Moonspell + Rotting Christ + Silver Dust
@ Islington Assembly Hall
29 October 2019
Review by Demitri Levantis
Photos by Manu Volpina
An outstanding celebration of the weird and wonderful from the world of European gothic and melodic black metal was staged in London tonight, as Portugal’s quintessential metal band, Moonspell, graced the stage of the Islington Assembly Hall.
Alongside them were Greece’s biggest and most famous metal band, Rotting Christ – both of whom were in town to celebrate the release of Moonspell’s biography: “Wolves Who Were Men” through Britain’s biggest metal publishing house Cult Never Dies; written by Dayal Patterson.
The Islington Assembly Hall is a venue with a long past of live performances and looks to the average Joe like a Victorian theatre, an ideal place for a performance by bands who love to use history and mythologies in their lyrics.
Large crowds had poured in by the time the first act took to the stage: Silver Dust from Switzerland. A band this critic could best describe as…odd.
Silver Dust was mysterious and confusing simultaneously, and not in a good way I’m afraid. The stage was decked out in mirrors giving a fairy tale concept, but the band were dressed in a steampunk manner that had lashings of Abney Park, so it was hard to tell if this was a gothic, symphonic or steampunk-themed band.
They played on through a series of tracks that all sounded different and weren’t memorable so I’m afraid these guys didn’t bode well on the musical front.
Stage show would’ve seemed more appropriate because the frontman played a guitar solo that involved the neck of his guitar lighting up like a Christmas tree and had me laughing, as were several other revellers around me.
I felt this band were being too theatrical for their own good as I can’t recall any catchy riffs or melodies from their performance, just the silliness of their over-the-top novelties like a mirror showing a vampire one minute and a first world war French soldier the next.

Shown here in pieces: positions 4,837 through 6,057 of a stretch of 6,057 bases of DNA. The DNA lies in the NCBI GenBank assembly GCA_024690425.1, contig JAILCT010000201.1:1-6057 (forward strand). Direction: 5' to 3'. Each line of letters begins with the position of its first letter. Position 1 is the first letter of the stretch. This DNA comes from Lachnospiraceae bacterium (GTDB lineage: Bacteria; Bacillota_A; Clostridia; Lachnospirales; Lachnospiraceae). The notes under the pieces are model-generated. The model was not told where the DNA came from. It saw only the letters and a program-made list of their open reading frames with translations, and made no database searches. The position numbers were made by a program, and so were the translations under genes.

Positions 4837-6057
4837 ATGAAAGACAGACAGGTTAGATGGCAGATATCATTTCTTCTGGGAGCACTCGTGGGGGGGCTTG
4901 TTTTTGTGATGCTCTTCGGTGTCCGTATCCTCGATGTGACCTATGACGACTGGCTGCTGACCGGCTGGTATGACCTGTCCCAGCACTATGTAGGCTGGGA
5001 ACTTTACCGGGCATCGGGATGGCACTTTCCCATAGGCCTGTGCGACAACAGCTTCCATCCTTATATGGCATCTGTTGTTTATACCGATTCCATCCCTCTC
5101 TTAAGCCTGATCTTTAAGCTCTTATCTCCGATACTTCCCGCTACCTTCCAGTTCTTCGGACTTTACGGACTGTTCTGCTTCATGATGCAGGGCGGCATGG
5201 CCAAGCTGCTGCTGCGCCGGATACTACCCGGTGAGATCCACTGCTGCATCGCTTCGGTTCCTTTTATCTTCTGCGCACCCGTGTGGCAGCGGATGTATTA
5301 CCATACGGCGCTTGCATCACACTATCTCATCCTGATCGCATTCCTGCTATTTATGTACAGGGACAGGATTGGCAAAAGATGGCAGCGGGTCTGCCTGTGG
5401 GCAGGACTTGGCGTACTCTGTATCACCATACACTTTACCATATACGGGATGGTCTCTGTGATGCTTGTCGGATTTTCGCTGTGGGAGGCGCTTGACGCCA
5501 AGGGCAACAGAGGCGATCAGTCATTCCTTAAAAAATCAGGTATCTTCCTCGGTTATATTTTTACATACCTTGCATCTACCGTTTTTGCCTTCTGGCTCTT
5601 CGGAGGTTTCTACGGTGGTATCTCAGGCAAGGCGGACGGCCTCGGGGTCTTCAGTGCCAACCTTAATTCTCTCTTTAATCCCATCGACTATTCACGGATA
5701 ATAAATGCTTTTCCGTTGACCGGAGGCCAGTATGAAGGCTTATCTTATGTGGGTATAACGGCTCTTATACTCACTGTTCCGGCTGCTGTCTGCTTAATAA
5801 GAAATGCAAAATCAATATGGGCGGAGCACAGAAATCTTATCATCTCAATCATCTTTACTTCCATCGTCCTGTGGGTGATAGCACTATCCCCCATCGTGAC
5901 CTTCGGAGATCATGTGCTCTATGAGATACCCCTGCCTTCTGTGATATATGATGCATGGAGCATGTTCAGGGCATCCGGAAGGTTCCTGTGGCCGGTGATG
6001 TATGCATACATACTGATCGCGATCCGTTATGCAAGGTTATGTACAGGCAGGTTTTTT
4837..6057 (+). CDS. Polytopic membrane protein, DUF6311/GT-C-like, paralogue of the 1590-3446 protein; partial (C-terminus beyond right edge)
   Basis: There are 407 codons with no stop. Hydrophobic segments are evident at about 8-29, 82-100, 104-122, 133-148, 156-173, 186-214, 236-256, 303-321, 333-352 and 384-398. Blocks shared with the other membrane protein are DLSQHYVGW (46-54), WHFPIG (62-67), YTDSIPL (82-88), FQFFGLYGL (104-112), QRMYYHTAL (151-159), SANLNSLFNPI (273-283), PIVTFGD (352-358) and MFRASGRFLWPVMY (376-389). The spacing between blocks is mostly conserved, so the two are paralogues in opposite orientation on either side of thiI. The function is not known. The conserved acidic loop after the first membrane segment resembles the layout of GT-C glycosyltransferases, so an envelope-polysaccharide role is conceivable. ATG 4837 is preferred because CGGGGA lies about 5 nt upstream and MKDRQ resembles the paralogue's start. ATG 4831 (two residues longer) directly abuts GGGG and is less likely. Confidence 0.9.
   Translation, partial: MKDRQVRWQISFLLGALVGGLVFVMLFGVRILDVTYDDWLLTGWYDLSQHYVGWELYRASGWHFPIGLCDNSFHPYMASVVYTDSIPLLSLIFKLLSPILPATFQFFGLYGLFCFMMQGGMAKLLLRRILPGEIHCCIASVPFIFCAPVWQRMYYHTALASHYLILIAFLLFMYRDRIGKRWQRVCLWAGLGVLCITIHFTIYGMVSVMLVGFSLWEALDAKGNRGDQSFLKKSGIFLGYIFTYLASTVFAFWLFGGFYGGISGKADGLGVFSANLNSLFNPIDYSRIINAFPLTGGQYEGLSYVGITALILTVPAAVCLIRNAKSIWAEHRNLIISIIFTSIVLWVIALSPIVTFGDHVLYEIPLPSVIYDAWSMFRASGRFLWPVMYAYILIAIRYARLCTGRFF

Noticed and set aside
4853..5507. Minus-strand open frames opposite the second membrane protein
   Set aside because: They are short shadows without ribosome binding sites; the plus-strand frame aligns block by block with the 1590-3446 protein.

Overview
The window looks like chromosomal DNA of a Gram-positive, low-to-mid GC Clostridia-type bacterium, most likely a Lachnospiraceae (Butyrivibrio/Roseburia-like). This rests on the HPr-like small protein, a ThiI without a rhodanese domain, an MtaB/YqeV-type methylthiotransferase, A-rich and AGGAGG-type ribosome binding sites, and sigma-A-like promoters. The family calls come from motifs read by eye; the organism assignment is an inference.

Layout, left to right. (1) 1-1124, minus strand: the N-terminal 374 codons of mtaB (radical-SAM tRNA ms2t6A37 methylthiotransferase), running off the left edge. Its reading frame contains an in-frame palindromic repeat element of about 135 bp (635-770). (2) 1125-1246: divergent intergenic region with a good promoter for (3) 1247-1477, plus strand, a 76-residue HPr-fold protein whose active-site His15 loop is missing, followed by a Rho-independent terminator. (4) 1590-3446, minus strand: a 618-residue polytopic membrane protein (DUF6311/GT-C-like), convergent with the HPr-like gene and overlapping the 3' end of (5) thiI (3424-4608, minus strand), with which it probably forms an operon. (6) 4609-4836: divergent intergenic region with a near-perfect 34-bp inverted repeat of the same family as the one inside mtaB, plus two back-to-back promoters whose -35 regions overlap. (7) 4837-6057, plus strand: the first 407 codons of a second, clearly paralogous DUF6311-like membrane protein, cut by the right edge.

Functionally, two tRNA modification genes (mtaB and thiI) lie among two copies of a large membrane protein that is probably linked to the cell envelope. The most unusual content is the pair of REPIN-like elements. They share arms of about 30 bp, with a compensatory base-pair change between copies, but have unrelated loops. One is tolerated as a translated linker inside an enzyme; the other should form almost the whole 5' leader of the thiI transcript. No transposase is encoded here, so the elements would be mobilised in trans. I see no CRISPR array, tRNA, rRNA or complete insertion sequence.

Silver Dust is worth looking up if you like theatrical bands, but for me, it was a mishmash of Disney style fantasies that robbed the Swiss of their musical attributes.
Despite the confusing nature of the first act the crowd had piled in, almost filling the Assembly Hall to full capacity, ready for the first major band of the night.
Rotting Christ, the band who put Greece on the metal map all the way back in the late 80s when they started with angry political grindcore and then moved into the realms of black metal with their unique take on the genre.
With over 30 years of touring under their belt, the Greeks pulled no punches in taking to the stage and giving it all they had with the same precision, agility and stamina that made them stand above their peers so long ago.
The band were in town to promote their thirteenth album, The Heretics, released earlier this year. As with the last few times I’ve caught them this year, the Greeks opened their set with some new tunes from this very impressive new record.
Main man Sakis Tolis screamed, cried and bellowed the tunes from The Heretics and other albums from the band’s three-decade history, each linked in the melodic tremolo picking and raw, blasting percussion coming from founding member Themis Tolis.